Research Paper By Lisa Sennhauser-Kelly
(Executive Coach, SWITZERLAND)
Anne-Marie Slaughter maintains in her article “Why Women Still Can’t Have It All” published in The Atlantic Monthly that women can’t have it all. Slaughter writes that the ability to control her own schedule is what prompted her to leave the State Department and return to her full time job at Princeton University. A response by Madeleine M. Kumin “Why Men Can’t Have it all” agrees with many of the findings and points out that because of the failings of ability to provide affordable quality childcare, men can’t have it all either. Lisa Sennhauser-Kelly wanted to explore this further.
- What do we mean by having it all?
- Are men having more than women?
- Where are we on the gender balance at work and in the family?
- What do working mothers and fathers really think?
- What are the opportunities and consequences for coaching?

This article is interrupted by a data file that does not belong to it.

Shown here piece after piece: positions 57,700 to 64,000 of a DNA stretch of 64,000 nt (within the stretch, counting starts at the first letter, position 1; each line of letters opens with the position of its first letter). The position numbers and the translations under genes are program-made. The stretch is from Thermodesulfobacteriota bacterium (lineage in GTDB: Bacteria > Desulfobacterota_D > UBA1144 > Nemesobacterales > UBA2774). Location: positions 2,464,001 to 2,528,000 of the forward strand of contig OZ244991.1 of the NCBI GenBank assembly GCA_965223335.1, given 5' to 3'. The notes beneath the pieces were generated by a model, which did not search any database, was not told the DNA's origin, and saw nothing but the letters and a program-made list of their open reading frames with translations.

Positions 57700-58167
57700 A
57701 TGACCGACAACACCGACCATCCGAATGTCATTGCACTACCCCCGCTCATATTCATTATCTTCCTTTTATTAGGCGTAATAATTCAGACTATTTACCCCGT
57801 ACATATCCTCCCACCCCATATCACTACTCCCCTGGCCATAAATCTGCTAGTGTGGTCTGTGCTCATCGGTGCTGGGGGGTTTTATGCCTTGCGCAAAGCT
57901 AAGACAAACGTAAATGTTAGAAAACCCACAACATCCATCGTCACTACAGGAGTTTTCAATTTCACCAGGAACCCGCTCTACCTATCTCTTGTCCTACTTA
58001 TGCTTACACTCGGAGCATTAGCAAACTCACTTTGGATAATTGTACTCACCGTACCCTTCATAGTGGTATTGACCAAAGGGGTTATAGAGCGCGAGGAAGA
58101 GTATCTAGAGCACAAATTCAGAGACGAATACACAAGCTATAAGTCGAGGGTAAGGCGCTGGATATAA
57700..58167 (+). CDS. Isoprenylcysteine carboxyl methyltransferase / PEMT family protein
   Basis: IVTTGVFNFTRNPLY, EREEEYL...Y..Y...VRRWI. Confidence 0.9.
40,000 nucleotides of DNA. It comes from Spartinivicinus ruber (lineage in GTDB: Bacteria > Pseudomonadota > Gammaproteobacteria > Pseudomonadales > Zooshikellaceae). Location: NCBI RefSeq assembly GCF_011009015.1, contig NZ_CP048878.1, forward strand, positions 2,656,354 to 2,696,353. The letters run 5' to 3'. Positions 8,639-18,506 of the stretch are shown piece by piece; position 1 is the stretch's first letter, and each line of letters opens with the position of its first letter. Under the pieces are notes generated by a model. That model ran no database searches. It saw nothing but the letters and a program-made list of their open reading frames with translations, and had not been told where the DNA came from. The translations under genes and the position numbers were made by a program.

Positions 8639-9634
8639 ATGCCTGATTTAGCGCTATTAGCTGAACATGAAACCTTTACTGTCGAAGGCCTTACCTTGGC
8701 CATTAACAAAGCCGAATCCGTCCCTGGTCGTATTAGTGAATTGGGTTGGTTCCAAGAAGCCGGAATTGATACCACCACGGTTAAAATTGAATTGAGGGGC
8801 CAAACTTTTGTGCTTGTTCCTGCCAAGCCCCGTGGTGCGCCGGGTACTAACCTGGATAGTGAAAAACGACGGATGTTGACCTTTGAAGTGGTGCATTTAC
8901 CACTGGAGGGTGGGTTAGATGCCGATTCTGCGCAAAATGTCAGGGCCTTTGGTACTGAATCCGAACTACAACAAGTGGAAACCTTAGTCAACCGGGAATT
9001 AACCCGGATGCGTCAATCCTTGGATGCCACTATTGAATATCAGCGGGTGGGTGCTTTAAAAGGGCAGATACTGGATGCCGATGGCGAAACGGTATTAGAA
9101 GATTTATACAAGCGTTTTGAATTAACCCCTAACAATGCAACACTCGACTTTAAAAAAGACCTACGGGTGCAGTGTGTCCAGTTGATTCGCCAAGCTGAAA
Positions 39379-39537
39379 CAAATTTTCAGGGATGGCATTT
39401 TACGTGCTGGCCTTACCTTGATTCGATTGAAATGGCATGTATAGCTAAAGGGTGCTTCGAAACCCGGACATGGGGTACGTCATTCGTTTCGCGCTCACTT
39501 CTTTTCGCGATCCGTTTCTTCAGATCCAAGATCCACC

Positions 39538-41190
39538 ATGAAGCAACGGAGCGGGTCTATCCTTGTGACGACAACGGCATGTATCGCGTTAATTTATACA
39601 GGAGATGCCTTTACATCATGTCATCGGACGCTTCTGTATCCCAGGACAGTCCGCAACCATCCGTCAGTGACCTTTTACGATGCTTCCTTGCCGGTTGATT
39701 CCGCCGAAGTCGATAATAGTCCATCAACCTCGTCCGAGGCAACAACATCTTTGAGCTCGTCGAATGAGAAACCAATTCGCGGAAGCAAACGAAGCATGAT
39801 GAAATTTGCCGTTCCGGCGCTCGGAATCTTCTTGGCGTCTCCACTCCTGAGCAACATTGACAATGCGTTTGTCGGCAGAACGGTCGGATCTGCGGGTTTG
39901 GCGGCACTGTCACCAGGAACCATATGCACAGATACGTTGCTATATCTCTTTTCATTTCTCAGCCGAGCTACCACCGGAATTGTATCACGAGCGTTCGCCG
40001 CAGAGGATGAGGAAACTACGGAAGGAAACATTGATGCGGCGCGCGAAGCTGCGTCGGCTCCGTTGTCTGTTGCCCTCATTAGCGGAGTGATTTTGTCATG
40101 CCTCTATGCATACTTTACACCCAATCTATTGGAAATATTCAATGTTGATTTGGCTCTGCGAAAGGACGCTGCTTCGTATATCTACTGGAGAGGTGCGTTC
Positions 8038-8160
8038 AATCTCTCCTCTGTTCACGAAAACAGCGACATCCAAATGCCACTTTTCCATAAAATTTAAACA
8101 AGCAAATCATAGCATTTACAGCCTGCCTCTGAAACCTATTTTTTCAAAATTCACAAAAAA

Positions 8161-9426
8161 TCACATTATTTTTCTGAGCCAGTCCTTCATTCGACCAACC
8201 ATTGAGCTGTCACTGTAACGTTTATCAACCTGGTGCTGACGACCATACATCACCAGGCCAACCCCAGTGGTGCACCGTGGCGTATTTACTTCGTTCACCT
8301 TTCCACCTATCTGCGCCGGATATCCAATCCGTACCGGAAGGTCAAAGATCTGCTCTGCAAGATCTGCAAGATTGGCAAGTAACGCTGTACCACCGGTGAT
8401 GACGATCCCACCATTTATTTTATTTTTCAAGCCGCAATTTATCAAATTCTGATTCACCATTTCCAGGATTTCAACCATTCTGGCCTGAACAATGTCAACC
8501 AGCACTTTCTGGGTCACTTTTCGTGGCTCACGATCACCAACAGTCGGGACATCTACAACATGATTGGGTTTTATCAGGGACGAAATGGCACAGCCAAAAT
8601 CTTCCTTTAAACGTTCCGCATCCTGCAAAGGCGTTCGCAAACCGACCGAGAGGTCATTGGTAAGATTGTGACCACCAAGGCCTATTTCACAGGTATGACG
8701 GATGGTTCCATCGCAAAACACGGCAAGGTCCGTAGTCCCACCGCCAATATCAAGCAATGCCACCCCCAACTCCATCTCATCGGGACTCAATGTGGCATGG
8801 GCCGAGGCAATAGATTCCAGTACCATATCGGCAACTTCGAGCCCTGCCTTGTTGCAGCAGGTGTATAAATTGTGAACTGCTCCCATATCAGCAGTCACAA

The question of whether women can have it all is not a new one. This paper will describe an investigation into some of the facts regarding the success of women in the workplace and whether women and or men are indeed, having or doing it all.
Definition of having it all
For the purpose of the research, the definition of having it all is having a successful career as well as having a family.
A renowned speaker on the topic sums up one view as follows:
Could a woman ‘have it all?’ was a pressing question in the past two decades. Could she have a glamorous rewarding career and a great loving family? The answer of course, was ‘no’. Women couldn’t have it all … because men did It is men who have the rewarding careers outside the home and the loving family to come home to. So if women are going to have it all, they are going to need men to share the housework and childcare. Michael Kimmel
So let’s investigate. Do women have greater challenges or obstacles to overcome to achieve success at their careers than men? Do men do less at home than the women? Let’s take a look at what we do know.